Abstract

The gut mucosa is actively absorptive and functions as the physical barrier to separate the gut ecosystem from host. Gut microbiota-utilized or food-derived metabolites are closely relevant to the homeostasis of the gut epithelial cells. Recent studies widely suggested the carcinogenic impact of gut dysbiosis or altered metabolites on the development of colorectal cancer (CRC). In this study, liquid chromatography coupled-mass spectrometry and long-read sequencing was applied to identify gut metabolites and microbiomes with statistically discriminative abundance in CRC patients (n = 20) as compared to those of a healthy group (n = 60) ofenrolled participants diagnosed with adenomatous polyp (n = 67) or occult blood (n = 40). In total, alteration in the relative abundance of 90 operational taxonomic units (OTUs) and 45 metabolites were identified between recruited CRC patients and healthy participants. Among the candidates, the gradual increases in nine OTUs or eight metabolites were identified in healthy participants, patients diagnosed with occult blood and adenomatous polyp, and CRC patients. The random forest regression model constructed with five OTUs or four metabolites achieved a distinct classification potential to differentially discriminate the presence of CRC (area under the ROC curve (AUC) = 0.998 or 0.975) from the diagnosis of adenomatous polyp (AUC = 0.831 or 0.777), respectively. These results provide the validity of CRC-associated markers, including microbial communities and metabolomic profiles across healthy and related populations toward the early screening or diagnosis of CRC.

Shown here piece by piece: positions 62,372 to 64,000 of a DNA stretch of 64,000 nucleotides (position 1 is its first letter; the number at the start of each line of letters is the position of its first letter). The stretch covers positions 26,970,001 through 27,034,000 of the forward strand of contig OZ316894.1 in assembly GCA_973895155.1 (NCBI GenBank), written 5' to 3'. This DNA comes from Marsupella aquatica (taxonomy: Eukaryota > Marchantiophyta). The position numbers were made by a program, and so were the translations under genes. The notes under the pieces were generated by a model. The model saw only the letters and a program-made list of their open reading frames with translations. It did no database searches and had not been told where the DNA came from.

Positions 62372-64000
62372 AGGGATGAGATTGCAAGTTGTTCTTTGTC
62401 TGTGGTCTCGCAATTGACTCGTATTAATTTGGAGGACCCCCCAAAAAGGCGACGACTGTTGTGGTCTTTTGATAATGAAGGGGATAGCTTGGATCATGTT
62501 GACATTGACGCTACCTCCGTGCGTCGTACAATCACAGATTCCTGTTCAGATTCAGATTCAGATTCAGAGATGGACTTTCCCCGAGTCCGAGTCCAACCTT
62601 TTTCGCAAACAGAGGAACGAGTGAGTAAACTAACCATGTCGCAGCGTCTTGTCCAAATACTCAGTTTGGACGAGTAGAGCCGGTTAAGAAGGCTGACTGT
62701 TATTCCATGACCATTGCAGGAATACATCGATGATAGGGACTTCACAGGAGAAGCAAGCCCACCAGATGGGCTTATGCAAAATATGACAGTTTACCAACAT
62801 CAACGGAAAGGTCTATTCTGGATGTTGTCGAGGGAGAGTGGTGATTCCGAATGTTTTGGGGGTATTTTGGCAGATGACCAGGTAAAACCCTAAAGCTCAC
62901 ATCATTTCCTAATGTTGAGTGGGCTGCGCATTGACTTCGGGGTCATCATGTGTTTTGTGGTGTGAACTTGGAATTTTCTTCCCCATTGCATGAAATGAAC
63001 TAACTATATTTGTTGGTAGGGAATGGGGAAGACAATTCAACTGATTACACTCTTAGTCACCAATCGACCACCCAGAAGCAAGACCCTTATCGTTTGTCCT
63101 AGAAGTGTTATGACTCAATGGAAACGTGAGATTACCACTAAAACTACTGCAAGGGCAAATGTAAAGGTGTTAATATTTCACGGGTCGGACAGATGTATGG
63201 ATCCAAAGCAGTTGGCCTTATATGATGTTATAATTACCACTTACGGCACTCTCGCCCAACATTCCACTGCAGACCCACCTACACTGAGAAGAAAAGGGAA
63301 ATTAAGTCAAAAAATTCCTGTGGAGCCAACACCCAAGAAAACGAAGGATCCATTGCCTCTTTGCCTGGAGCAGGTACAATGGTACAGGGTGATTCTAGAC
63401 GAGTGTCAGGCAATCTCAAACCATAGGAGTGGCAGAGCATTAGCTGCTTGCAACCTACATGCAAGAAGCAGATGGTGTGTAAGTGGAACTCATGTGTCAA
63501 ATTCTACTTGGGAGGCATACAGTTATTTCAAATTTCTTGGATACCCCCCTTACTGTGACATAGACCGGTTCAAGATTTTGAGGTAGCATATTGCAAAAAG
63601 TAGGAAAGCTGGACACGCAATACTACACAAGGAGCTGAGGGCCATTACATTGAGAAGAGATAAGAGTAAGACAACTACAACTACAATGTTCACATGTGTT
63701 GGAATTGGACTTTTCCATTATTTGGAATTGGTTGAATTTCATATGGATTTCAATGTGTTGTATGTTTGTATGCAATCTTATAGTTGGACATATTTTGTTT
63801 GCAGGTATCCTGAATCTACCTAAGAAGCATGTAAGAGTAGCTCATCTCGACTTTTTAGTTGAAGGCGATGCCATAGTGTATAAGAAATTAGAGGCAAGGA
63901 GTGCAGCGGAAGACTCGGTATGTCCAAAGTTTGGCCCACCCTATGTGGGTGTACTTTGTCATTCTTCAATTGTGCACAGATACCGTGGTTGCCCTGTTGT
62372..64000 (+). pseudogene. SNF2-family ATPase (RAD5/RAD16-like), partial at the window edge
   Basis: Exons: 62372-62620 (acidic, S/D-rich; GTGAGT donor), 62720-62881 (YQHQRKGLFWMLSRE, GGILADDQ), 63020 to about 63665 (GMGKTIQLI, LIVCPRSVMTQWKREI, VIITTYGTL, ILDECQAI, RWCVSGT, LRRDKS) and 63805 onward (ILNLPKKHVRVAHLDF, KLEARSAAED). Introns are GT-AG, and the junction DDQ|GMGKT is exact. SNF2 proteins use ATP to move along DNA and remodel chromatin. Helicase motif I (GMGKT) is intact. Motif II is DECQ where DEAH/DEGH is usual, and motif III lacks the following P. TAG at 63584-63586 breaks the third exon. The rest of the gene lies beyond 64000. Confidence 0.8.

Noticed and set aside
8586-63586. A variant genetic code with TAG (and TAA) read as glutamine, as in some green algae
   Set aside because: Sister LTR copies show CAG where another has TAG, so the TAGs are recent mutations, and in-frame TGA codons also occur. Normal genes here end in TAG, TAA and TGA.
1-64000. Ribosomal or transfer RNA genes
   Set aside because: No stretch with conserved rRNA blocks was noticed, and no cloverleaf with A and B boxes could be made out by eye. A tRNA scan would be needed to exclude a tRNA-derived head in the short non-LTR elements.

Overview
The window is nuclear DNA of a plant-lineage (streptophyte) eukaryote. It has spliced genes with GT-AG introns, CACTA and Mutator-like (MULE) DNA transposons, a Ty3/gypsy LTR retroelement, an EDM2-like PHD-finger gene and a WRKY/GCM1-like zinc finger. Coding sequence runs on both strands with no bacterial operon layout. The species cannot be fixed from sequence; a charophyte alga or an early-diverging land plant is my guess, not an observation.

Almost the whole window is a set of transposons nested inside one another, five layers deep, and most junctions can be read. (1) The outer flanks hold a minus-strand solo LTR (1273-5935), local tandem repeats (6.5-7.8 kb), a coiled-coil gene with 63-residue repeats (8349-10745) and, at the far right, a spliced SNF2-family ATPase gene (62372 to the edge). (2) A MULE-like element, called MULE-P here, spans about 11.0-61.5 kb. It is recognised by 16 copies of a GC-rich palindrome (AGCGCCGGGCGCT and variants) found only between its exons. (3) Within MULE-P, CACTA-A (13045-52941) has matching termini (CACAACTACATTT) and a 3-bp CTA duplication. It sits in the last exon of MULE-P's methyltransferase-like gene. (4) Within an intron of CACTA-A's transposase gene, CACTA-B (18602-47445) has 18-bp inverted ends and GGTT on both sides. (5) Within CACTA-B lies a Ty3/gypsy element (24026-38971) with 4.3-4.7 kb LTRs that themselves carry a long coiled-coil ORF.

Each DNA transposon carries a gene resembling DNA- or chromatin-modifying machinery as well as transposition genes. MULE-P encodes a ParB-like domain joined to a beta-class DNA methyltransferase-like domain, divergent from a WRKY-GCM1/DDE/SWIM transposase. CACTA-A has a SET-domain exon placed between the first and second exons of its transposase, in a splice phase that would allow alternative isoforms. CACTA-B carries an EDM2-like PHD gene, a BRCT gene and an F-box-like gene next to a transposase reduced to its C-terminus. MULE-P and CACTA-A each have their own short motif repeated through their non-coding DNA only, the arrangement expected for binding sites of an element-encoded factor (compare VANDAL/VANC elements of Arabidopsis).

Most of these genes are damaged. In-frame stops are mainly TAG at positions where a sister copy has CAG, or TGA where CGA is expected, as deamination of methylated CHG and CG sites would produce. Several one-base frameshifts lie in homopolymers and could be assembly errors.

Original languageEnglish
Article number1741
JournalBiomedicines
Volume10
Issue number7
DOIs
Publication statusPublished - Jul 2022

Keywords

  • adenomatous polyp
  • colorectal cancer
  • gut microbiota
  • metabolite
  • Oxford Nanopore Technology

ASJC Scopus subject areas

  • Medicine (miscellaneous)
  • Biochemistry, Genetics and Molecular Biology(all)

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